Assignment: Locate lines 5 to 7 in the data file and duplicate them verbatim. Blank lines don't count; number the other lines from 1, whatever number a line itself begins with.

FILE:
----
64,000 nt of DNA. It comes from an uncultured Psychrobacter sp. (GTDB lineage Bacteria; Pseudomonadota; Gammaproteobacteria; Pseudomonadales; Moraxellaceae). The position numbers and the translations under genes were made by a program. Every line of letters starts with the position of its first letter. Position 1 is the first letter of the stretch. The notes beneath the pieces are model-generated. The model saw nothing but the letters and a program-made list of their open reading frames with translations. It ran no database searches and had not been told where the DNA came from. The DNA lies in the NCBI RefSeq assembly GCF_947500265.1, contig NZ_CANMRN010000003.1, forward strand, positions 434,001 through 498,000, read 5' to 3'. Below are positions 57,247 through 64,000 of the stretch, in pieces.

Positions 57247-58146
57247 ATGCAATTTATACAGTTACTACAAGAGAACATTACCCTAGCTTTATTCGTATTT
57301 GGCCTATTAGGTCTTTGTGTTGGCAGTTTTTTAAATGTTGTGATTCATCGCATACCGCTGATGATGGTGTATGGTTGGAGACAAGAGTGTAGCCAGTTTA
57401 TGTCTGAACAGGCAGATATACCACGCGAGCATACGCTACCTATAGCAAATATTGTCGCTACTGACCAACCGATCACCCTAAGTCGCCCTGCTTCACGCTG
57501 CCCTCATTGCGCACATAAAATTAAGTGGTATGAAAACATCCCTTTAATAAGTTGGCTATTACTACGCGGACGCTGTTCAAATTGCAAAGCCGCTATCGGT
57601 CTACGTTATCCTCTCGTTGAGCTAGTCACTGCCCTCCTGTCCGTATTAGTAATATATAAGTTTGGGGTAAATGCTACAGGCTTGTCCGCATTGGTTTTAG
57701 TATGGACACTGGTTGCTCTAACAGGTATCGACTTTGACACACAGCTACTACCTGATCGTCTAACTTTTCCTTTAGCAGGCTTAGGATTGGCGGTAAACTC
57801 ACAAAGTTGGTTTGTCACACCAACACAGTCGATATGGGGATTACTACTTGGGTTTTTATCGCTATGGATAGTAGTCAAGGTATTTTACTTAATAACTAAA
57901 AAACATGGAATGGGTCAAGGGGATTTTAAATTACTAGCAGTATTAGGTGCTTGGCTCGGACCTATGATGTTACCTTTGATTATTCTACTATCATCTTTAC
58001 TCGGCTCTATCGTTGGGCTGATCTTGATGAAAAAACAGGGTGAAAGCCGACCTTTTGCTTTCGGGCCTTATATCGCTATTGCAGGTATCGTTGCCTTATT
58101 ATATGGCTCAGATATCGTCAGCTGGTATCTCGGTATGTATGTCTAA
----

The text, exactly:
57401 TGTCTGAACAGGCAGATATACCACGCGAGCATACGCTACCTATAGCAAATATTGTCGCTACTGACCAACCGATCACCCTAAGTCGCCCTGCTTCACGCTG
57501 CCCTCATTGCGCACATAAAATTAAGTGGTATGAAAACATCCCTTTAATAAGTTGGCTATTACTACGCGGACGCTGTTCAAATTGCAAAGCCGCTATCGGT
57601 CTACGTTATCCTCTCGTTGAGCTAGTCACTGCCCTCCTGTCCGTATTAGTAATATATAAGTTTGGGGTAAATGCTACAGGCTTGTCCGCATTGGTTTTAG